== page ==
Sen. Barack Obama showed flashes of star power during a first visit to New Hampshire that excited Democrats but he still faces plenty of questions about a possible 2008 White House bid.
The freshman senator from Illinois drew big cheers and standing-room only crowds on his weekend trip to the state that helps kick off the presidential race in 2008, showing why his flirtation with a White House bid has sent a jolt of excitement through the party.
"I get the sense he could be something different. He seems to be in a class by himself," said Jack Ruderman, a Democrat from Hopkinton, New Hampshire, who said Obama’s appeal reminded him of Robert Kennedy, the slain younger brother of former President John Kennedy.
But some Democrats in the crowd were uncertain how Obama, whose 2004 election made him the only black in the U.S. Senate, would fare in the spotlight of a national campaign.
"He has the advantage that we don’t know that much about him," said Phil Hatcher, a Democrat from Dover, New Hampshire. "I’m a little skeptical. He hasn’t been in the Senate that long. How does he stand up to the pressure of a presidential campaign?"
Obama’s speech to a sold-out crowd of 1,500 Democratic activists celebrating November’s election wins was optimistic and largely free of partisan name calling or direct attacks on Republican President George W. Bush.
"I like the way he talked about a renewal of hope and spirit. That seems to have been lost in the Bush years," said Robert James of Dublin, New Hampshire.
Obama, who will announce his decision about running early next year, could quickly become the top alternative to Sen. Hillary Rodham Clinton of New York, the leader in early polls. Some Democrats fear Clinton is too polarizing to attract independent and Republican voters.
A BLACK PRESIDENT
"I’m not convinced she has the ability to win," Peggy Kieschnick of Dover said about Clinton. But she was excited about Obama.
"He frames issues in a way that will bring people together. He doesn’t talk like every other politician," she said.
Richard Kimball, a Boston lawyer and Harvard Law School classmate of Obama, said Obama was the right person to confront questions about whether America was ready to elect a black president.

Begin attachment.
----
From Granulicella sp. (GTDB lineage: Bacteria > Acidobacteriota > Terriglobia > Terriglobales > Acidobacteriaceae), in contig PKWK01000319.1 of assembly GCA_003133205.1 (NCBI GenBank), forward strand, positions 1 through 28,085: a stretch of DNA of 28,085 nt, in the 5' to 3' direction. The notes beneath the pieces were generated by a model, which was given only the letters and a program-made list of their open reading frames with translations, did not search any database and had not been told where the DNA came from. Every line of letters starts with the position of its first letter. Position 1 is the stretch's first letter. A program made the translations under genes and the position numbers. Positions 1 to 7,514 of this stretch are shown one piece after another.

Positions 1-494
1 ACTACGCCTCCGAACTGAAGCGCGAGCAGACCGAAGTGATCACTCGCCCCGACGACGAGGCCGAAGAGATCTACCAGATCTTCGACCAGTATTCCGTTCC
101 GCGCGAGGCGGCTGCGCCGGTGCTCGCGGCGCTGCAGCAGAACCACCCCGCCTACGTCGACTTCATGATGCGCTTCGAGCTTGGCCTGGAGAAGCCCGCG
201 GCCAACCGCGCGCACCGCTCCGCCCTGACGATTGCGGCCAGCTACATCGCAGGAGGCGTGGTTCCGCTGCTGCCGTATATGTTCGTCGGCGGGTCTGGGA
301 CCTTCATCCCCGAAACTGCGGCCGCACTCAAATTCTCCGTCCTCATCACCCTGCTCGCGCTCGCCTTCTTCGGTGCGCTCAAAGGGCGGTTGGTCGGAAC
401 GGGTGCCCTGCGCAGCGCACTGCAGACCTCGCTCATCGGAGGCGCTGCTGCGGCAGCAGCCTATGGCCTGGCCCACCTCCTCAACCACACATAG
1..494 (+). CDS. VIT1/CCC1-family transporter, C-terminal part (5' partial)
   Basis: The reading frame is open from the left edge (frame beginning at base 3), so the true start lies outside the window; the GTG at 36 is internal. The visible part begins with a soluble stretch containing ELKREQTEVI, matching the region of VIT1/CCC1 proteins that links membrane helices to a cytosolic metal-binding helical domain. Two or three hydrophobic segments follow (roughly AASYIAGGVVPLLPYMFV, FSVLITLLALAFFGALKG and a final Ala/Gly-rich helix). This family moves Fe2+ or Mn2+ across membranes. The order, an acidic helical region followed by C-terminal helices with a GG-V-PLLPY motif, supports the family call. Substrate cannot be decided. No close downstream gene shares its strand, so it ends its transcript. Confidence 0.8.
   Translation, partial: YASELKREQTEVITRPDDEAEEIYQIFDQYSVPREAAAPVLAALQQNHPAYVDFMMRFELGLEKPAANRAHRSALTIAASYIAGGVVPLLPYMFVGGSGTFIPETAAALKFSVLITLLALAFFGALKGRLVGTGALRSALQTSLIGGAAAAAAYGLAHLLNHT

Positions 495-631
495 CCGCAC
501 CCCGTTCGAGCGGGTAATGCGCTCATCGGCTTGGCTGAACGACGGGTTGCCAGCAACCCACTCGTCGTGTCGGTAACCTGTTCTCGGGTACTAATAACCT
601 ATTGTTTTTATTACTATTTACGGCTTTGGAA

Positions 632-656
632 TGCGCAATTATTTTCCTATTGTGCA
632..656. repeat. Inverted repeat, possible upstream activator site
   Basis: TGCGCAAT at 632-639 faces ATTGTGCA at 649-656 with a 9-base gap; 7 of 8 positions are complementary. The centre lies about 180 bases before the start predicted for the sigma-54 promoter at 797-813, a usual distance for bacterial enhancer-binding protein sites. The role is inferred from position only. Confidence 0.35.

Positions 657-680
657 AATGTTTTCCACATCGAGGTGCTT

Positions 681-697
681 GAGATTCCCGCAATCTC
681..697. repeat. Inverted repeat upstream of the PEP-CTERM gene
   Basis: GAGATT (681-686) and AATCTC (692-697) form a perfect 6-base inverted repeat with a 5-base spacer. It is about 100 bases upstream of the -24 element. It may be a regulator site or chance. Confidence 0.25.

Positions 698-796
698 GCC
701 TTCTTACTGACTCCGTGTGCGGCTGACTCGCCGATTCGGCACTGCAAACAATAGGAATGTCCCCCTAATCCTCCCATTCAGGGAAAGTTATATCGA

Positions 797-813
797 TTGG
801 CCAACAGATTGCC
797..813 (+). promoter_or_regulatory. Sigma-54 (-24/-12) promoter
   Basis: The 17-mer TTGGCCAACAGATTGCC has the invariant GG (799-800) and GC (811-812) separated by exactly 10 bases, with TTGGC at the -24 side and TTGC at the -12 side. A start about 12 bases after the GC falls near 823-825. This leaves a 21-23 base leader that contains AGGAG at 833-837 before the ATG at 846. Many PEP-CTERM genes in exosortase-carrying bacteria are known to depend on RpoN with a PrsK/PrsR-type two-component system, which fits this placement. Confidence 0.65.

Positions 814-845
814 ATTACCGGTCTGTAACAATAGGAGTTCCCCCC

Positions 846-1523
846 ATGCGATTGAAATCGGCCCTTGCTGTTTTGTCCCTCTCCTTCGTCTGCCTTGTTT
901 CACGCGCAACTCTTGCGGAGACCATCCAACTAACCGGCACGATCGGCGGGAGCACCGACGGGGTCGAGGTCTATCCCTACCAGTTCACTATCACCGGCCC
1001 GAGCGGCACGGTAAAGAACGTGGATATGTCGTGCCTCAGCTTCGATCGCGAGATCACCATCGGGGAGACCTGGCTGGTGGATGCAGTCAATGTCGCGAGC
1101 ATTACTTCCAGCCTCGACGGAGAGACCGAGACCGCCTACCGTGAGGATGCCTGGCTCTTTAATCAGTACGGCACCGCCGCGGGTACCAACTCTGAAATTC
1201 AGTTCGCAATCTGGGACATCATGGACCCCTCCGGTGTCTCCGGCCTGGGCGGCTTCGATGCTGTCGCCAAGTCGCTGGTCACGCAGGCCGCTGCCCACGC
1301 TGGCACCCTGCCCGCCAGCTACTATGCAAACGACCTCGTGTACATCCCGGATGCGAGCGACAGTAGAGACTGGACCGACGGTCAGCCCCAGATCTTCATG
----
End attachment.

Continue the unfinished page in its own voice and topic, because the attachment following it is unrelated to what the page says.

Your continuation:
"He’s so special, if anyone can take on that issue, he can. He’s not someone who makes race an issue, but he acknowledges it and talks about it," he said.
Phil Preston of Ashland said Obama could be helped by his early opposition to the Iraq war, whereas Clinton has been criticized for being too slow to repudiate her vote to authorize the invasion.
"The thing I like about Barack Obama is he doesn’t bring any Iraq baggage to the table, he was against the war from the beginning," Preston said.
If Obama and Clinton slug it out at the top of the pack, other contenders could struggle for attention and money. Iowa Gov. Tom Vilsack jumped in the race early in part to grab attention before the heavyweights moved in, and more than a half-dozen others are still pondering bids.
"Everybody knew from the beginning that this was likely to be the most competitive cycle in the history of Democratic presidential politics," said Dan Pfeiffer, a spokesman for Sen. Evan Bayh of Indiana, who has formed an exploratory committee. "You have to build a plan and a network for that."
But plenty of things could change before New Hampshire voters go to the polls in 13 months.
"If history has its way, whoever is ahead in January ’07 won’t be ahead in the fall of ’07. This is very unformed and Obama, as attractive as he is, is very untested," said Simon Rosenberg, head of the Democratic advocacy group NDN. "This thing is wide open — a lot can happen here."